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February 15, 2018 BOOKLIST
Find more RA Showcase
A Path to Relieving Readers’-Advisory Anxiety
Barry Trott, of the Williamsburg Regional Library, kicked off the day, setting the tone by advising us not to become complacent with what we know, as the cornerstone of the library is its approach to RA. When the reference interview succeeds, and our application of RA tools proves fluid, a patron is handed a book that we hope will leave a lasting impression. RA plays a major role in the changing fabric of our community—to fulfill our mission, we must step up to the plate and be armed with the necessary tools to meet the needs of our patrons.
Feeling empowered and determined to collect a long list of print, online, and social-networking tools, I next attended “How to Recommend Books You Haven’t Read.” The facilitator asked us to recommend sites we especially like and their distinctive characteristics. One of my favorites was Audiofilemagazine.com. Often patrons note their favorite narrators, and this site provides quick lists by reader.
By the end of this session, I was feeling a bit overwhelmed—my RA angst was rising but was soon relieved in the next session, “Social Media and RA.” Here we dealt with the nuts and bolts of social-networking and media sites. We were warned to be judicious in our selections and usage, as there is a lot out there! Twitter, Instagram, and your library’s web page were all good takeaways for me.
Another Excellent Unconference
I had attended the original unconference two years ago and was looking forward to this one—it did not disappoint! This program offers the chance for librarians to get together and discuss ways and tools for providing readers’ advisory and how to get books into readers’ hands.
My first session was “How to Recommend Books You Haven’t Read.” Attendees shared what tools and tricks they used to help them suggest books to patrons. I tend to rely on reading reviews as well as asking patrons about the books they are returning to the library. I do not read a lot of nonfiction so that is always a tough one for me to help with. It was interesting to hear how others have used different tools, and I have already bookmarked several of those tools on the service-desk computers.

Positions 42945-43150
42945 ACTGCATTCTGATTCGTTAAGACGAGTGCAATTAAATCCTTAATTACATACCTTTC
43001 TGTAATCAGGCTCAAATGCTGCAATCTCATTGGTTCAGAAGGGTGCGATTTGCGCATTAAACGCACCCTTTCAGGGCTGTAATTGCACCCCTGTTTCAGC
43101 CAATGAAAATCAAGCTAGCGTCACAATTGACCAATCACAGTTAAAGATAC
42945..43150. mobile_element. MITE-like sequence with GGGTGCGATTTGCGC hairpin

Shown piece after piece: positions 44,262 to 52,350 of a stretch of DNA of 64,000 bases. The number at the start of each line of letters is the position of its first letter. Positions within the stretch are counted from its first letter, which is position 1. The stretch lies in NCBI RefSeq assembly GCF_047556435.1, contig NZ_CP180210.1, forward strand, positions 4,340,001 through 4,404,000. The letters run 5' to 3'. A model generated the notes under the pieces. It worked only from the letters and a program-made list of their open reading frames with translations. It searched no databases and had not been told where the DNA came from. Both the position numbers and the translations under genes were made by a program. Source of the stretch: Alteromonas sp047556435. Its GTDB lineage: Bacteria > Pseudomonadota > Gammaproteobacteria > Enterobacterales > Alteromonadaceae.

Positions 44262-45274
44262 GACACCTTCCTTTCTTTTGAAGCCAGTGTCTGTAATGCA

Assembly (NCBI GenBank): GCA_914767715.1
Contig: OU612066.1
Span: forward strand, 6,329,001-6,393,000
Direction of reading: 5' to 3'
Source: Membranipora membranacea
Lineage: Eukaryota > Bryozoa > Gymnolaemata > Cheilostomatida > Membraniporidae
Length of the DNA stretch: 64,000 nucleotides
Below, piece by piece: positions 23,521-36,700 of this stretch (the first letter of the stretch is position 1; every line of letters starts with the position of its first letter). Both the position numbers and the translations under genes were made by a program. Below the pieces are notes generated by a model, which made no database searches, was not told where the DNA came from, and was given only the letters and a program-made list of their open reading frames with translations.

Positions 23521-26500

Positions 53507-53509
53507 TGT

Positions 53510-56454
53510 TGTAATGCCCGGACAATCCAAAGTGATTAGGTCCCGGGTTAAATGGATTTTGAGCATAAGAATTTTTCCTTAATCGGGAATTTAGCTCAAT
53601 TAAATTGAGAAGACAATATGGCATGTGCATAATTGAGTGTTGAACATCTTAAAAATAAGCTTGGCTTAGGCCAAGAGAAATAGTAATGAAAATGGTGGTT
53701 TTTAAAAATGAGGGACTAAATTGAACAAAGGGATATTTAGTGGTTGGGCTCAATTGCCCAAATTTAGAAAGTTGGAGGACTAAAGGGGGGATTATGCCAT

Next I attended the session on “Displays and Merchandising.” I was interested to hear that some libraries have found that placing books flat on display tables helps them move. People may be reluctant to “mess up” a pretty display. Everyone was in agreement that a variety of media should be used in displays, a technique we have found to be helpful. Another great tip was to use empty shelf space to showcase a book or books. Bringing items from the top and bottom shelf to eye level can help get older titles moving. I hope to try this out if I can actually find any empty shelf space!
The lunch program featured an interview with the wonderfully funny Helen Ellis, author of American Housewife (2015). She had us all laughing out loud, and I immediately put a hold on the book for myself. My last session was “How to Measure Readers’ Advisory.” We can suggest all the books we want, make incredible displays, and promote materials as much as possible, but how do we know that we are reaching our patrons? Some of the suggestions here were to monitor what materials from displays are being checked out, count the number of advisory questions we get, and track circulation of items once they are showcased in newsletters.
The second RAUNCON was an informative and enlightening experience for me. I had a chance to connect with friends and colleagues, to booktalk, and to share ideas with the intent of constantly improving the services we provide to our patrons. I think we all left recharged and ready to try out some new ideas. —Jennifer Cook, Cheshire Public Library